To visualize co-localization in cells, we performed immunofluorescence microscopy on U178-MG human astrocytoma cell. Upon permeablization with Triton X-100, intracellular signals of both proteins were found to be strong and dispersed from the nucleus (top panel, Fig. 3B), suggesting that substantial fractions of NEGR1 and ATP1B1 are localized in ER/Golgi and endosomal compartments. Without permeabilization, both NEGR1 and ATP1B1 appeared as weak small dots with partial overlap (second and third rows, also see Supplementary Fig. S2), suggesting their co-localization in the plasma membrane.
To clearly demonstrate their co-localization in membrane rafts, Flotillin-1, a conserved raft marker protein, was also visualized. When cells were immunostained with anti-NEGR1, anti-ATP1B1, and anti-Flotillin-1 antibodies, we could observe overlap in several punta (lower two panels, Fig. 3B). Collectively, these results suggest that NEGR1 and ATP1B1 are co-localized in the membrane lipid rafts.
To assess the contributions of NEGR1 and ATP1B1 to cell-cell interaction, we performed IP after co-culturing SKOV-3-NEGR1-FLAG and SKOV-3-ATP1B1-MYC stable cells (Mix1) at high confluency. As a control, IP was performed after mixing the cell lysates from separate cultures of each cell line (Mix2). Although we observed that some ATP1B1 coisolated with NEGR1 in Mix2, the ATP1B1-NEGR1 association was clearer in Mix1 (Fig. 4A), consistent with their intercellular binding. Then, we generated the secreted form of D3 (D3-hFc) and enriched D3 deletion construct using protein A beads. The co-isolated APT1B1 clearly decreased by the co-transfection of full-length NEGR1 plasmid (Supplementary Fig. S3), demonstrating the binding specificity of these two proteins.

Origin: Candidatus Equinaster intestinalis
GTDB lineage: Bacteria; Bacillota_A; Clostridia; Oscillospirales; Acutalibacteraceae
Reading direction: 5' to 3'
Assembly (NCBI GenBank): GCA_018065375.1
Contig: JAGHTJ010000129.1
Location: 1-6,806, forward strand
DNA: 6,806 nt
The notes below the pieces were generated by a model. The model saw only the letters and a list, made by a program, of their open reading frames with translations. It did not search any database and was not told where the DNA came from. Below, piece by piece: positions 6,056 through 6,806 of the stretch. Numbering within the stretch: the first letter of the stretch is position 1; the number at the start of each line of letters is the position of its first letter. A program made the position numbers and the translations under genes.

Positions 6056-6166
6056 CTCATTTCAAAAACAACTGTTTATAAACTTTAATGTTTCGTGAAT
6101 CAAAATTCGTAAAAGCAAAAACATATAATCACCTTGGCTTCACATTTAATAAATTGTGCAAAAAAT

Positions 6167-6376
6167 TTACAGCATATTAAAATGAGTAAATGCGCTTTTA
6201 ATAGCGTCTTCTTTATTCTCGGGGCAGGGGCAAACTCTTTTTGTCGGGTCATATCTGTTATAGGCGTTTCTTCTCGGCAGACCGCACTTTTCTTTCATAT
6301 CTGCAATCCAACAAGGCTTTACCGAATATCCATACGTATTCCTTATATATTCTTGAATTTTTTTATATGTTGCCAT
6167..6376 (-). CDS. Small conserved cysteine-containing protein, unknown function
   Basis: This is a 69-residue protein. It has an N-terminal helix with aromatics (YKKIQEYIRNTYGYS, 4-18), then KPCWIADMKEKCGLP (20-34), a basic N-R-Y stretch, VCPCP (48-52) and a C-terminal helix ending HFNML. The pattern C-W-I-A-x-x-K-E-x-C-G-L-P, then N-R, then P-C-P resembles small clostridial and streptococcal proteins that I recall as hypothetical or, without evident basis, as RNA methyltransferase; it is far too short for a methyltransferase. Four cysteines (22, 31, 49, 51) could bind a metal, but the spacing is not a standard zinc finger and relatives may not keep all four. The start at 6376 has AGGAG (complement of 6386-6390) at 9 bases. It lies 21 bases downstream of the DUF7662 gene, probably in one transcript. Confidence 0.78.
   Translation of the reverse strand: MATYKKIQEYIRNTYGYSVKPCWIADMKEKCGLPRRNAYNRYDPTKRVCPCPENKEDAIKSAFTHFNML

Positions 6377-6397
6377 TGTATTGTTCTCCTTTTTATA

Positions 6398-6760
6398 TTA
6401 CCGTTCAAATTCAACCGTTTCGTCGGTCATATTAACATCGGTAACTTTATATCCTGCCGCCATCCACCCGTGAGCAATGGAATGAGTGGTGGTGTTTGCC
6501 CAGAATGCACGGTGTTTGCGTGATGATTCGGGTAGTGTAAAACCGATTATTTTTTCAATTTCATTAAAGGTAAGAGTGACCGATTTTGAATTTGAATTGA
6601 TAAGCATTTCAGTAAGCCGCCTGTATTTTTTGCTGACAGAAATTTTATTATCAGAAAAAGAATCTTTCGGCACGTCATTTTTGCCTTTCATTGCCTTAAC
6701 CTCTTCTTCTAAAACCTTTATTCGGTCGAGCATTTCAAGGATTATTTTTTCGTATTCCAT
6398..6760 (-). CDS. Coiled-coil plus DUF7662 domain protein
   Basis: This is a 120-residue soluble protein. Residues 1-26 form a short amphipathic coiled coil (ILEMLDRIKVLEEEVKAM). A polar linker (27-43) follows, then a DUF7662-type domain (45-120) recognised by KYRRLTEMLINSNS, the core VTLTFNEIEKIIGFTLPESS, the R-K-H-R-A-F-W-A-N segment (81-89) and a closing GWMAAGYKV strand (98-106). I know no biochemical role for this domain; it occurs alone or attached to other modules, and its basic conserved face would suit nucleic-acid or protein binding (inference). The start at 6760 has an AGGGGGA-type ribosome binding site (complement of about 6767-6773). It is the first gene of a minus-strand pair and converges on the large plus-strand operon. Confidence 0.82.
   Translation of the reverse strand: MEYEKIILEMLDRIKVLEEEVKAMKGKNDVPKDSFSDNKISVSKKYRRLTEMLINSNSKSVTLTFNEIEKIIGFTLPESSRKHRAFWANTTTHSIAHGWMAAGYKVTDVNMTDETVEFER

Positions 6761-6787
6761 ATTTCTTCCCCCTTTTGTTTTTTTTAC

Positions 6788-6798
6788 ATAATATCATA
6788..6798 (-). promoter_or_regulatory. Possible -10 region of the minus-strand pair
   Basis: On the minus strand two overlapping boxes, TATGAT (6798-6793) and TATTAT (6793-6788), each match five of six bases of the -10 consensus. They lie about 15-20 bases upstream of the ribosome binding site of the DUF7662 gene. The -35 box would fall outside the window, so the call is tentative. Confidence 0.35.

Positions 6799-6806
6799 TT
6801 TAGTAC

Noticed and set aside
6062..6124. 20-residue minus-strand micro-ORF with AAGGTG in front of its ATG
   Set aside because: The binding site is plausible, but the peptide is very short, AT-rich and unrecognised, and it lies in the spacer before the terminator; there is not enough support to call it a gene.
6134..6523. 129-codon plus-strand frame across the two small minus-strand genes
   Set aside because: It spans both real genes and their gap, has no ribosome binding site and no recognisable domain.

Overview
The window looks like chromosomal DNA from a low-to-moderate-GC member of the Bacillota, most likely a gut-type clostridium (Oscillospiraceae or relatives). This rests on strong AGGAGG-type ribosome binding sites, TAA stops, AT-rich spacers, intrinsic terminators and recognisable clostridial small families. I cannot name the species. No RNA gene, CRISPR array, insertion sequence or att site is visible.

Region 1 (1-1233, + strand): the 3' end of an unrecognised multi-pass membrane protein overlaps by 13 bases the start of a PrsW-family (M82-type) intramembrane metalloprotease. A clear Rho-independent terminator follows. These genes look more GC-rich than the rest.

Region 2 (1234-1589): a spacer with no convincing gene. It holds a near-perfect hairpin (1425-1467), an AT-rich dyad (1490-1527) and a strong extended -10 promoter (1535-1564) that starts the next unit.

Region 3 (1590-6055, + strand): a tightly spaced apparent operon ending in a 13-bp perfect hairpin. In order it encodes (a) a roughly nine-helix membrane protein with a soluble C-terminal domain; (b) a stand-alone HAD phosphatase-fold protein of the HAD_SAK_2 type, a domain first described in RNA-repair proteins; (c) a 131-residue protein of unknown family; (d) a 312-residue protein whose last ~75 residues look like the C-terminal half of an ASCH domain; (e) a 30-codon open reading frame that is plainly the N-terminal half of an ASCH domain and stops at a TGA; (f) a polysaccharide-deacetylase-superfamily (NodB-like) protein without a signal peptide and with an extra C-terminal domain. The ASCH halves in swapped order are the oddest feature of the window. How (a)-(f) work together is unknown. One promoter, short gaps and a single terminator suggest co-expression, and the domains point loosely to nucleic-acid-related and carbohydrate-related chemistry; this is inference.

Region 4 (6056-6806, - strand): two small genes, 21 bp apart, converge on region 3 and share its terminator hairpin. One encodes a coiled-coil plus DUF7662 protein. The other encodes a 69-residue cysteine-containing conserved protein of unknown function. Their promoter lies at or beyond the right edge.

To further assess this putative interaction, we collected conditioned medium from 293T cells expressing the secreted form of NEGR1 (NEGR1-hFc) (8) or hFc (control). SKOV-3-ATP1B1 cells were then incubated with the NEGR1-hFc-containing medium for 1 h at 4°C and stained with an anti-hFc antibody. Compared with the hFc control (bottom row, Fig. 4B), the Fc signals were stronger in the SKOV-3-ATP1B1 cells treated with NEGR1-hFc protein (middle row, Fig. 4B), consistent with transinteraction.
Next, we examined the effect of N-glycan moieties on this interaction using co-cultured SKOV-3-NEGR1 and SKOV-3-ATP1B1 cells. During co-culture, cells were incubated with deoxymannojirimycin (DMJ) and swainsonine (Sw) for 48 h to suppress the synthesis of hybrid- and complex-type glycans, respectively (Fig. 4C). For more accurate quantification, we treated the immunoprecipitated samples with peptide N-glycosidase F (PNGase F) prior to immunoblotting. Although not dramatic, a slight decrease in NEGR1-ATP1B1 interaction was observed in Sw-treated cells (Fig. 4D & 4E).